The exception to this policy will be for teachers who can document they had an approved plan of study from their building or district administrator and have been working toward the highly qualified designation. For the last two years, Kansas has asked districts and schools who find it necessary to employ a teacher who is not highly qualified to act in good faith and provide the professional development necessary for their teacher to become highly qualified as soon as possible. Teachers were asked to develop a plan of study to meet the highly qualified requirements. They were told that when they completed their plan and could meet the HOUSSE rubric requirements, the KSDE would honor the document. The KSDE intends to honor its promise and will continue to accept HOUSSE rubrics from teachers who have been working in good faith to become highly qualified. 

    Peer Review Response to Requirement 5-a KSDE discontinued the 9th grade HOUSSE at the beginning of the 2005-06 school year. In September 2007(?) all general education teachers will be invited to become highly qualified for any content endorsement on their teaching licenses regardless of current teaching assignment. Any general education teacher wanting to use the HOUSSE after June 2007 to achieve highly qualified status for an assignment will be required to send past employment documentation along with the rubric to verify they are a veteran teacher in the specific assignment area of the request. However, KSDE will continue to honor requests from teachers with currently approved plans of study to get highly qualified.

    KSDE might review their plan to determine if they intend to send a final letter in September 2007 or September 2006. 

    Requirement 5-b Does the plan describe how the State will limit the use of HOUSSE after the end of the 2005-06 school year to the following situations:
    • Multi-subject secondary teachers in rural schools who, if HQ in one subject at the time of hire, may use HOUSSE to demonstrate competence in additional subjects within three years of the date of hire; or
    • Multi-subject special education teachers who are new to the profession, if HQ in language arts, mathematics, or science at the time of hire, may use HOUSSE to demonstrate competence in additional subjects within two years of the date of hire.
     
    Does the revised state plan meet requirement 5-b?
  • No
  •  
    Revised State Plan Addressing Requirement 5-b The HOUSSE Checklist for special education content teachers was not approved by the US Department of Education until January of 2006. Therefore, the KSDE is almost two years behind in the special education data collection by content areas. There will be continued focus on the current assignments for the 2006-2007 special education content teachers to determine their highly qualified status. If the data collection is successful, then the KSDE will send the same letter to special education teachers in 2008 that is sent to general education teachers in 2007, giving them the opportunity where appropriate to achieve highly qualified status in any additional content areas for which they are not currently teaching. A new special education teacher in Kansas is not a "new to the profession" teacher. Special education is an added endorsement and the teacher will usually meet the definition of veteran teacher. Until the KSDE is able to slow the turnover rate of special education teachers and find an acceptable multiple- subject test, there is a need to continue the use of the special education HOUSSE checklist.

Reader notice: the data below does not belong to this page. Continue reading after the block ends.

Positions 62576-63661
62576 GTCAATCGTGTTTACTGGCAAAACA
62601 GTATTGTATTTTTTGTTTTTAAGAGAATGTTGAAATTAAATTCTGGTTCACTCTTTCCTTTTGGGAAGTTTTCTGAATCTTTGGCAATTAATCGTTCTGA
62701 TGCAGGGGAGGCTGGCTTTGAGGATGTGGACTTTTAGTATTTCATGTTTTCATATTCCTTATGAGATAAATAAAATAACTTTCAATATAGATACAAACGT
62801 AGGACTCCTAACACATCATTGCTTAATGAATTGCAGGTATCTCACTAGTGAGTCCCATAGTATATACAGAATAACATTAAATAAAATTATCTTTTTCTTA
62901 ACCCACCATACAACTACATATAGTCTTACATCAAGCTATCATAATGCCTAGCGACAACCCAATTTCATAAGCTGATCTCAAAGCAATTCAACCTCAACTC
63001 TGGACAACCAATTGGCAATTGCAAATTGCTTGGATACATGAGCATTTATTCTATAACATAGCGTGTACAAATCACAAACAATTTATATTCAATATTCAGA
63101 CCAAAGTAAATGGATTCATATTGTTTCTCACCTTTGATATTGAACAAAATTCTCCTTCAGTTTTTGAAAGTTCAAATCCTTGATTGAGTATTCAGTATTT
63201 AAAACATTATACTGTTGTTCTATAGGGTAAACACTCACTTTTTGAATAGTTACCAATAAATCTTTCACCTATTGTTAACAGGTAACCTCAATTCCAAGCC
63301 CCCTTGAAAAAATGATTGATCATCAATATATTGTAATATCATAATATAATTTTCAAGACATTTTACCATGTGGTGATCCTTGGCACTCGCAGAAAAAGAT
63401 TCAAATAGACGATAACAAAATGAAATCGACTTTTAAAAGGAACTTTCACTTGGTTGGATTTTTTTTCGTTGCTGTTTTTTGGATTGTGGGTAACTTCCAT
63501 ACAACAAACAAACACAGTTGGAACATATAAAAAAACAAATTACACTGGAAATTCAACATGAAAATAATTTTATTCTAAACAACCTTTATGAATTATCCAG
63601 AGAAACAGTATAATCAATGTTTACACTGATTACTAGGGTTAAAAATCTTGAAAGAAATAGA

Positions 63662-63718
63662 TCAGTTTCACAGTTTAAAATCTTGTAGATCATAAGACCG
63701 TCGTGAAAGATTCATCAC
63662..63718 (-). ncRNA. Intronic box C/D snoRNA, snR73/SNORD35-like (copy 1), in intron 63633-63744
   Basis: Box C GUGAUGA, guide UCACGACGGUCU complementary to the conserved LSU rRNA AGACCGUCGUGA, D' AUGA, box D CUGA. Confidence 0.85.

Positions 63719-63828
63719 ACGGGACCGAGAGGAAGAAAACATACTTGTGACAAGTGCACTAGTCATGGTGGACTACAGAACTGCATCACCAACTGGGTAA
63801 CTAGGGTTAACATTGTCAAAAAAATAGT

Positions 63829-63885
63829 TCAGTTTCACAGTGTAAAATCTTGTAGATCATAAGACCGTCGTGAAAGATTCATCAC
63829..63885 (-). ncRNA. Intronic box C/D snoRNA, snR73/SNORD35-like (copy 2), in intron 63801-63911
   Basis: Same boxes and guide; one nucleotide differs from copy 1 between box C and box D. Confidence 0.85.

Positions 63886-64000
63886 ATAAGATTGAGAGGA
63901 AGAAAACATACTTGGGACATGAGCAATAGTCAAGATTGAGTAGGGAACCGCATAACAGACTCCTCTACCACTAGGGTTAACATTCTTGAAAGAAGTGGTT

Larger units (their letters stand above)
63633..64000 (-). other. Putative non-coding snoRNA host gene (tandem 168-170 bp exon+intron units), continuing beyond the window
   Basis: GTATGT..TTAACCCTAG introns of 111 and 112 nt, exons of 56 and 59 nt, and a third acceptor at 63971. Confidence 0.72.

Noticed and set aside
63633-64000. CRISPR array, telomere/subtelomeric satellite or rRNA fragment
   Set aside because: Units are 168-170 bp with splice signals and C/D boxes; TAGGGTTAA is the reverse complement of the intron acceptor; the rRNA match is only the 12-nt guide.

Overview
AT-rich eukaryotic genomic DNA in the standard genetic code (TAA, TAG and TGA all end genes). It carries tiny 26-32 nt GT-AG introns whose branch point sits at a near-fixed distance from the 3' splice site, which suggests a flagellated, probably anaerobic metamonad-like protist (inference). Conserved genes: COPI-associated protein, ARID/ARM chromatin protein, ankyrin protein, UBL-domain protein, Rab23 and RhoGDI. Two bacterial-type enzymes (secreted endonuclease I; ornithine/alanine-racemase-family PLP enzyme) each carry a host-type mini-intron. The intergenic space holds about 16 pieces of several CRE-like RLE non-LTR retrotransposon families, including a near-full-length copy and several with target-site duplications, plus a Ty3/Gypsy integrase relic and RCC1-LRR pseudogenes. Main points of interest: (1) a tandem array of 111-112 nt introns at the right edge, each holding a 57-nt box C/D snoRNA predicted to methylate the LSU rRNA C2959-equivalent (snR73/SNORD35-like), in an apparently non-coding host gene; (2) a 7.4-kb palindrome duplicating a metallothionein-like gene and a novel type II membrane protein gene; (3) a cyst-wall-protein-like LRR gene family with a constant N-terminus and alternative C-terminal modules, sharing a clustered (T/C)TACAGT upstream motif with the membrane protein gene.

The HOUSSE for multi-subject secondary teachers in rural areas is not used extensively as Kansas requires an endorsement in each subject to be considered appropriately licensed. The HOUSSE will be available, however, on a case by case basis for veteran teachers in this situation.

    At the same time as the KSDE is attempting to phase out the use of HOUSSE for determining the highly qualify status of teachers, it is seeking additional ways in which teachers can add endorsements to their teaching licenses. Currently, Kansas does not allow teachers to be highly qualified in a secondary content area unless they have completed a teacher preparation program in the content area and added the endorsement to their license. In many ways the Kansas licensure requirement is more stringent than the highly qualified requirement of No Child Left Behind and often creates barriers difficult for teachers to overcome. One proposal being discussed by the Kansas State Board of Education is to allow secondary teachers to add similar endorsements by passing the state approved content test. Another proposal is to pay for the development of additional on-line programs similar to the on-line middle level mathematics program.